Since the Republican health care bill collapsed a little more than a week ago, President Trump's White House has struggled with a path forward. Trump is dealing with finger-pointing and infighting that threatens to derail his agenda, as well as nagging Russia investigations on Capitol Hill that are raising more questions than answers about his team.
And Trump has a real perception problem with the American public — he has the lowest approval rating at this point of any president in more than half a century.
The conservative movement will die if there's no one to hate & demonize. Some people need that "us vs. them" mentality. When the Cold War ended, the political right didn't have the Soviets or the Commies to kick around anymore, so they turned on their fellow Americans.
I grew up in SWPA, & there were quite a few coal miners in my family.
Coal is all these people know. They don't want retraining. They want to be well compensated for doing a filthy, dangerous job. They don't want to hear that their way of life--a high school education followed by a career mining coal--is gone forever. They would rather cling to the past than try for a better future. They're in denial that natural gas and automation took their jobs. Trump saw that, & exploited it. He told them exactly what they wanted to hear. He won't be able to deliver what they want. Then the real shitstorm will begin.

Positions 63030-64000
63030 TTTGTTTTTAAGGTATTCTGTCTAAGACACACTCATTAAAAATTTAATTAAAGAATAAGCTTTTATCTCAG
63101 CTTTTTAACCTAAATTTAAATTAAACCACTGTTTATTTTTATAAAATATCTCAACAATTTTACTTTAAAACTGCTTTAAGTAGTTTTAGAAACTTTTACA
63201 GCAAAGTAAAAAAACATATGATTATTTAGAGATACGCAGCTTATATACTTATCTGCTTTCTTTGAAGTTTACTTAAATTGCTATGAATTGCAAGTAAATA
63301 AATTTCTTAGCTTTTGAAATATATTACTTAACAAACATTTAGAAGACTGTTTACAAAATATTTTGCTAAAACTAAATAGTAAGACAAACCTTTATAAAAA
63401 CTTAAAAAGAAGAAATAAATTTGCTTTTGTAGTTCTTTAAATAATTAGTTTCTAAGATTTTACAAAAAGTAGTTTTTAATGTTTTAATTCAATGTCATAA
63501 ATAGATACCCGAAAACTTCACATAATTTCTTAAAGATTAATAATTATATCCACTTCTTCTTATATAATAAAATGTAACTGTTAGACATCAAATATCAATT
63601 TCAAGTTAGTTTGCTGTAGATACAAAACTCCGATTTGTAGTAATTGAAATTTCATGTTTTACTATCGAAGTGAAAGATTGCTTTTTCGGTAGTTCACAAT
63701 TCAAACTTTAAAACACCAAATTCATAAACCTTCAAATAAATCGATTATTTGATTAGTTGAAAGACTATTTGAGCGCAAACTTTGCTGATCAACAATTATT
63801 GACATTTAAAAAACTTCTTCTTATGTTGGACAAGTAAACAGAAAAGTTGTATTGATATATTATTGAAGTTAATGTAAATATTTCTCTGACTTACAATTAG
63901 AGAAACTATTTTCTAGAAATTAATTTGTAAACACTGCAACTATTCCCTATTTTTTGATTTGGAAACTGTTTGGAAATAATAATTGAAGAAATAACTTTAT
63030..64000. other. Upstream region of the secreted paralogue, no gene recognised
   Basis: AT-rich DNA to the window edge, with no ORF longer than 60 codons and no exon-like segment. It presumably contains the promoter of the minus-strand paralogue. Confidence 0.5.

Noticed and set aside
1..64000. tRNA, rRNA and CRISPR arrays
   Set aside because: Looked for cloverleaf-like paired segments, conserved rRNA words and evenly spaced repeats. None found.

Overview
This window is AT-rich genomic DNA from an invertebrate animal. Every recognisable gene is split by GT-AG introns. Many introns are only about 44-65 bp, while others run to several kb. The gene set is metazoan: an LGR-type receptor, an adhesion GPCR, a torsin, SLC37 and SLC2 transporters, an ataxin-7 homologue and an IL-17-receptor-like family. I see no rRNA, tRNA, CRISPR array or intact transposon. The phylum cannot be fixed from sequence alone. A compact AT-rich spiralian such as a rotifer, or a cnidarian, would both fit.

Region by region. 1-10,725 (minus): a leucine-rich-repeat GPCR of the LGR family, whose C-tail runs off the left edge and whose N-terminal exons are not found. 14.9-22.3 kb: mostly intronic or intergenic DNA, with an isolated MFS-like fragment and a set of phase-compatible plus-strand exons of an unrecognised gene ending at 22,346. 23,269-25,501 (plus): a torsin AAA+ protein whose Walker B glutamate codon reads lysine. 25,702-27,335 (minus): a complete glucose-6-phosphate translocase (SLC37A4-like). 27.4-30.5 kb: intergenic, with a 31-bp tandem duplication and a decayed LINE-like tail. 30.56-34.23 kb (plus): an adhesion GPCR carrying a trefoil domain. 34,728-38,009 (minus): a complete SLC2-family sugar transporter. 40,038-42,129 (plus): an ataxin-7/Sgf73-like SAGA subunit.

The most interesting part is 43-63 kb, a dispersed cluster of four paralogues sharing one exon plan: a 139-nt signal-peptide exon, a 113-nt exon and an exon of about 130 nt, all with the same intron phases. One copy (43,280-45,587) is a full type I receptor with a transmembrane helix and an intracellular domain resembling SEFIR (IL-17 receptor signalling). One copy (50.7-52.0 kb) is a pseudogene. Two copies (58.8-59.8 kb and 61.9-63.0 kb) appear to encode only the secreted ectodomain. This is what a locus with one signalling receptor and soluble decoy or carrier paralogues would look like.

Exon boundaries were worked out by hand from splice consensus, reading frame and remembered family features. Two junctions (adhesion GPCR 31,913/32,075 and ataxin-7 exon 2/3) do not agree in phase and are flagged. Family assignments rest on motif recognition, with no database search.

JANUARY 23, 2017 NEW YORK AND WASHINGTON—When Anna Afshar started seeing all the Facebook posts about the Women’s March on Washington last week, she was intrigued.
But when she arrived at her local protest in Indianapolis Saturday, she was shocked by the energy and turnout, and she left feeling newly inspired. About 5,000 people gathered with her in Indianapolis, joining an estimated 4 million others who marched in the nation’s largest cities on Saturday, protesting the inauguration of Donald Trump the day before.
“I was amazed at the attendance, amazed at the turnout of our state, which is pretty conservative,” says Ms. Afshar, an artist and mother who came to the United States 25 years ago from Russia and is married to a Muslim man. “Especially the speakers who spoke at the march, they inspired me to do more than just talk on Facebook with friends. Now I regret I didn’t take more time participating during the campaign.”
Across the country, liberal-leaning Americans who attended Saturday’s marches are still buzzing, many talking about the exhilarating sense of solidarity they experienced – as well as newfound purpose to get more involved in politics.